Orlando's Best Concert Venue Hard Rock LiveBy KELLY LADD, Hard Rock Cafe, October 26th 2000.
Guster complemented each other like a Grandslam breakfast at Denny's, with the drummer being the main course sunny-side up! Although the crowd consisted mostly of Barenaked Ladies fans, many of whom never heard of the trio from Boston, they seemed to enjoy the show. During the crowd favorite "Barrel of a Gun," the sea of heads bobbed and I even spotted a few fans shaking a little derriere. But it was Brian Rosenworcel on percussion who stole the show he was like John Bonham on acid, but with stronger hands. Rosenworcel's killer beats resonated deep inside, giving me the urge to buy a set of bongos of my own and practice until my hands bleed and I don't think I was the only one who was inspired. Although many never heard of Guster when they walked into Hard Rock Live, they definitely will not forget them. In fact, many fans said they were excited about going out the next day and buying the CD, or at least take the time to download it from Napster.
Chants of "BNL-BNL-BNL" echoed throughout the vaulted Hard Rock Live venue as the crowd hungrily awaited the first show of the Music Choice Onstage at Hard Rock Live Orlando to begin. Anticipation filled the almost smoke-free air as laughing and hugging friends, with beers and mixed drinks in hand, packed onto the hardwood dance floor. As the curtain finally rose and two giant balloons (one of a fat French man and another of yellow 'thing' with a red nose) floated towards the ceiling, the atmosphere for the evening was set. The concert's inflatable backdrop of a multi-colored, open-mouth clown/gimp creature from a Candyland gameboard gone mad lit up the stage. Suddenly the 5 band members, looking similar to the 1960's Dave Clark 5 band, dressed in matching blue plaid shirts and navy blue pants, stepped through the clown's mouth and took their places behind their respective instruments. Following the quintet through the mouth was a man dressed in a white French chef's outfit and a red scarf tied around his neck. (I enjoyed calling the mysterious man "Chef Pierre.") Chef Pierre picked up a tambourine and maracas and took his place to the left of drummer Tyler Stewart.
BNL opened with "Too Little, Too Late" from their newest release, Maroon. But it wasn't until the second song, "Alcohol," that the crowd got pumped. Lifting their drinks in the air, fans sang along.
Throughout the night, song after song, lead guitarists Ed Robertson and Steven Page kept the crowd roaring with their hilarious one-liners and silly antics. Page made the show as he danced onstage wildly contorting his body, flipping and flopping. Robertson, with his bright blue eyes, wasn't too bad himself as he shuffled across the stage, guitar in hand, creating moves never seen before. Two girls behind me kept commenting to each other, "Oh my God, this is so funny!"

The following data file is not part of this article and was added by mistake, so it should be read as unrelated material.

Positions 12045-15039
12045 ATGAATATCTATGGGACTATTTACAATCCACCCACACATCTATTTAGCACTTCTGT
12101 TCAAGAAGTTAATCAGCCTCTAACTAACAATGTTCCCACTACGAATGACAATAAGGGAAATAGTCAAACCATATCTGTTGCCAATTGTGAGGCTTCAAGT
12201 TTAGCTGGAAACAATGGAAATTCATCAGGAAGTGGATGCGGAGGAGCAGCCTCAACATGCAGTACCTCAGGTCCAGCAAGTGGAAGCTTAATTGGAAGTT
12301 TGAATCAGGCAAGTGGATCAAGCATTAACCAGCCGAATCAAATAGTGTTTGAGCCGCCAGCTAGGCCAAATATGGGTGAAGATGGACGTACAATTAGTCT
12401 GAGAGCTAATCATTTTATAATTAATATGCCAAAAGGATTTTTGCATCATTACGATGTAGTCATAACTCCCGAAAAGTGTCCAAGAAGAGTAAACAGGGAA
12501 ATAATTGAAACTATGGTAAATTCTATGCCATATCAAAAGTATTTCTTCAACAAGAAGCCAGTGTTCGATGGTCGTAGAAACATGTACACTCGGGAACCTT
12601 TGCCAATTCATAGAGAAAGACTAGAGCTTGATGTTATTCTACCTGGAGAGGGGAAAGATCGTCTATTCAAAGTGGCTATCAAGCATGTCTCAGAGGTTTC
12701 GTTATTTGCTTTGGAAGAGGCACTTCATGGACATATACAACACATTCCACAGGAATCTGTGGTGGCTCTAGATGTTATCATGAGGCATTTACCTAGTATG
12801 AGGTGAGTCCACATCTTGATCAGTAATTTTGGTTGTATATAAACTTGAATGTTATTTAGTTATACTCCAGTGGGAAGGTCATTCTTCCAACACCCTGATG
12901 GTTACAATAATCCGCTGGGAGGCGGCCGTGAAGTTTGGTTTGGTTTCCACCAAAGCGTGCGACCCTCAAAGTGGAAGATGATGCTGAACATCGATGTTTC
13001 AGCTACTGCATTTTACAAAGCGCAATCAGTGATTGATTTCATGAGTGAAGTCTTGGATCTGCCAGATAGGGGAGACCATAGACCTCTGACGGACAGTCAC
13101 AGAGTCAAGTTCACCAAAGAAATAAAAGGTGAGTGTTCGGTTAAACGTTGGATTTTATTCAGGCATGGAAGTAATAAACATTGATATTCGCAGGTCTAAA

Halfway through the show, BNL, as any responsible band would do, paused to announce to some rambunctious fans in the center of the floor, who were in the process of lifting a friend up to crowd surf, that they had only one rule: NO CROWD SURFING. They "like people to leave with the same amount of teeth as they came with."
The show's highlights included keyboardist Kevin Hearn's unexpected and surprisingly beautiful solo of the theme from Star Wars, a little medley that ended with BNL's rendition of "Hey Jude," and a song that incorporated Robertson and Page talking backwards. The band even promised to perform "every single song they had ever written." The side video monitors began scrolling down a list of songs, like one of those "Rockin' 70's Collection" commercials on TV, and somehow The Barenaked Ladies smoothly blended a version of their anthology. A crowd favorite, "One Week," showed the brotherly love within the group, especially at the song's closure when Ed and Steve performed a Britney Spears-like dance routine and that ended with a dramatic smooch. MOAH!
The night's most memorable moment was when BNL sang their hit song "If I had a Million Dollars." The entire crowd sang along. As any die-hard BNL disciple would know, this is the segment in the show where fans celebrate by tossing Kraft Macoroni and Cheese Dinners (uncooked of course) onstage and into the air like confetti. Pasta and laughter filled the empty space above the floor. Chef Pierre, letting go of his maracas and tambourine, grabbed a janitor broom and swept the stage for the band.
The last song of the night, "Go Home" (from Maroon) and their heart-filled "thank you's" didn't satisfy the crowd. They wanted more, and screamed and chanted "BNL-BNL-BNL" until the five Canadians returned to perform their encore, "Call and Answer," which was dedicated to Hearn's father who was in attendance. Getting their last fill of the night, fans swayed their arms, hugged one another, and drank the last sip of their beers. The crowd went home happy. In fact, Bob Kerr, a long time macaroni-in-hand BNL fan from Detroit said, "Tonight's been really cool."